Then June 24 came, and with it flames. The fire wasn't contained until July 2. Even Gov. Arnold Schwarzenegger's plugs to return to Tahoe weren't enough to get tourists into the mountains that month.
"Right when people were solidifying their summer vacation we got quite a few cancellations. July was really off," said John Packer, spokesman for Harrah's Lake Tahoe and Harveys. "July is usually our strongest month of the year in terms of gaming. Summer represents 40 percent and up of the total annual gaming revenue for casinos," he said.
"We really lost the destination traveler after the fire," said Patrick Kaler, executive director of the Lake Tahoe Visitors Authority. "There really was no way to get them back at that point in the summer because they thought Tahoe burned down."
Making it in Lake Tahoe has been a gamble for businesses since Nevada casino pioneers Harvey Gross and Bill Harrah were alive. A stream of tourists is crucial, and weather affects that stream.
Companies such as Aramark Corp., which runs Zephyr Cove Resort and Tahoe cruise boats, took a double hit this year because the lackluster snowfall devastated the snowmobile season and the fire didn't entice people to want to board a paddle-wheeler.
"The fire affected us pretty drastically. The lack of visibility when the fire first happened isn't a time when most people want to go out on the boat," said spokeswoman Carol Chaplin. "More than that was the perception ... that it was unsafe and that fire was engulfing the lake instead of it being specifically located in one area. I think it was hard for people to grasp the geographic part of the equation. I was surprised that in July I still heard the comments, 'Is it safe to go up there? Is the air clear?' "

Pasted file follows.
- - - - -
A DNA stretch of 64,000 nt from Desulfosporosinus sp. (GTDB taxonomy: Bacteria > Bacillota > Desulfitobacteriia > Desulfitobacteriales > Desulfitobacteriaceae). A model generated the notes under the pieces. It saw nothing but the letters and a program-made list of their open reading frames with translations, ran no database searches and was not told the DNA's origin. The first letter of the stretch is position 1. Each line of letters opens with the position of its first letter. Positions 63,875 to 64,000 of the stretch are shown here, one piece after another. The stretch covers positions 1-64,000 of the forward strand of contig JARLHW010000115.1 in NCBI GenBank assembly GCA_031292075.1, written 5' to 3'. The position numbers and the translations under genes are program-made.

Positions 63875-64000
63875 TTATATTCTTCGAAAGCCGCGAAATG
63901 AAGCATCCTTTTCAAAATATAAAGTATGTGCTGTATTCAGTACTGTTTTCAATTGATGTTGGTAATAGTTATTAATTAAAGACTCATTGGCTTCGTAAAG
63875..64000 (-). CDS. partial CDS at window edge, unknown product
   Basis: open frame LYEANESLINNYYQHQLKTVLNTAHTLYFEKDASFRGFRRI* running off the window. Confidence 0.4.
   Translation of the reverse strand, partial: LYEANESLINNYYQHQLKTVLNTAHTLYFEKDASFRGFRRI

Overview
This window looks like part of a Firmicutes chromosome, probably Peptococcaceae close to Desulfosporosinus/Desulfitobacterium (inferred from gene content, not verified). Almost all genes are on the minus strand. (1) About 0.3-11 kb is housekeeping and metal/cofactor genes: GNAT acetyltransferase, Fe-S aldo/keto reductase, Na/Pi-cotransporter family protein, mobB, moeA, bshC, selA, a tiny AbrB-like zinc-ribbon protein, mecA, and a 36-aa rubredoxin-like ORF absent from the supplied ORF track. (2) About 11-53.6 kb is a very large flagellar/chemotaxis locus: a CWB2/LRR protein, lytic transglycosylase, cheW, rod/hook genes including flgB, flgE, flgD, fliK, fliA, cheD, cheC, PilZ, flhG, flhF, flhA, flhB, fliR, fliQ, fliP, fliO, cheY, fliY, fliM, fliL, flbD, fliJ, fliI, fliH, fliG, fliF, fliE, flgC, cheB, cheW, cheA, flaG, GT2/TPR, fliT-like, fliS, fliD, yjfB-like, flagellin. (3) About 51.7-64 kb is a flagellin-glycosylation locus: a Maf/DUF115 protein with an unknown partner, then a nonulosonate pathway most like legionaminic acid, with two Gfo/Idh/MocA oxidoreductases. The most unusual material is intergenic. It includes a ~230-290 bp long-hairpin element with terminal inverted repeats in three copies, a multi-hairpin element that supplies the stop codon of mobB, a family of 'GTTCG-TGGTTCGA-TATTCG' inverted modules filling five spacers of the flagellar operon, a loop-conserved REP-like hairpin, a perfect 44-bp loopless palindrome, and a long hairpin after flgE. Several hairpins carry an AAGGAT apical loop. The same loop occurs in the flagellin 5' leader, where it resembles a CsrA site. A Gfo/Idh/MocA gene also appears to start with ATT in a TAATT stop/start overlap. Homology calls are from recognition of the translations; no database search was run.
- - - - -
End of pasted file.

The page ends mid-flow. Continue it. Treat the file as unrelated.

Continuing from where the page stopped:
The Tahoe Queen, one of two paddle-wheelers the company operates on the south shore, sat idle one day during the throes of the fire. Chaplin estimated business being off by about 25 percent for the summer.
Last winter's snowmobile season was abysmal.
"Our snowmobile operation runs on totally natural snowfall, so the light snowfall and warmer temperatures both contributed to not being able to run a full season," Chaplin said.
Jerry Bindel runs Lakeland Village and is president of the South Lake Tahoe Lodging Association. He estimates July was off about 9 percent throughout the south shore, but said things rebounded in August.
"Is this going to be a banner year? Absolutely not," he said. "For the year we are down. We had six years of consistent growth in occupancy and (revenue). This year will end more similar to 2005 levels. Still a good year, just not as good. We had a significant 2006."
Let it snow
Tahoe businesses are looking to the ski season with hope for a better winter. Season-pass sales for Lake Tahoe resorts were sputtering this summer. However, fall price increase deadlines and the snow that's already sticking in the higher elevations are providing incentives for riders to buy passes.
Booth Creek Ski Holdings Inc., which owns Sierra-at-Tahoe on the south shore and Northstar, said the autumn snow was a boon to pass sales.
Advanced reservations for winter lodging around the lake are a mixed bag.
Throughout the south shore, pre-bookings for December, January and February are comparable to this time last year, Bindel said.
Chapman, on the north shore, said advance reservations are up 10 percent for November over last year, December is up 3 percent and January is up 2 percent.
"That's good news in terms of pre-winter demand. Snow is what will make it happen," Chapman said. "There is pent-up demand from last year. The ski public is like gamblers. Last year Lake Tahoe didn't have great snow. They're thinking it's not going to happen two years in a row."
Northstar, Harrah's, Harveys and Resort at Squaw Creek all are encouraged by the number of rooms secured for the upcoming winter season.
"This winter we are looking pretty good. We have bookings for December and January, but we're not full by any means," said Jerry Birdwell, who owns the Black Bear Inn in South Lake. "Pre-bookings are slower than they were last year. I think they are waiting to see what the weather is going to be like," he said.
"I think the aftermath of the fire is wearing off. All in all 2007 has been a rough year for the economy up here. We're hoping for a good winter," said Packer, the casino spokesman.
Some in the region already are thinking of next summer, particularly if the hoped-for snow doesn't arrive. That could bring a more horrendous fire.
But there is a silver lining; the fire focused government attention on thinning the forest.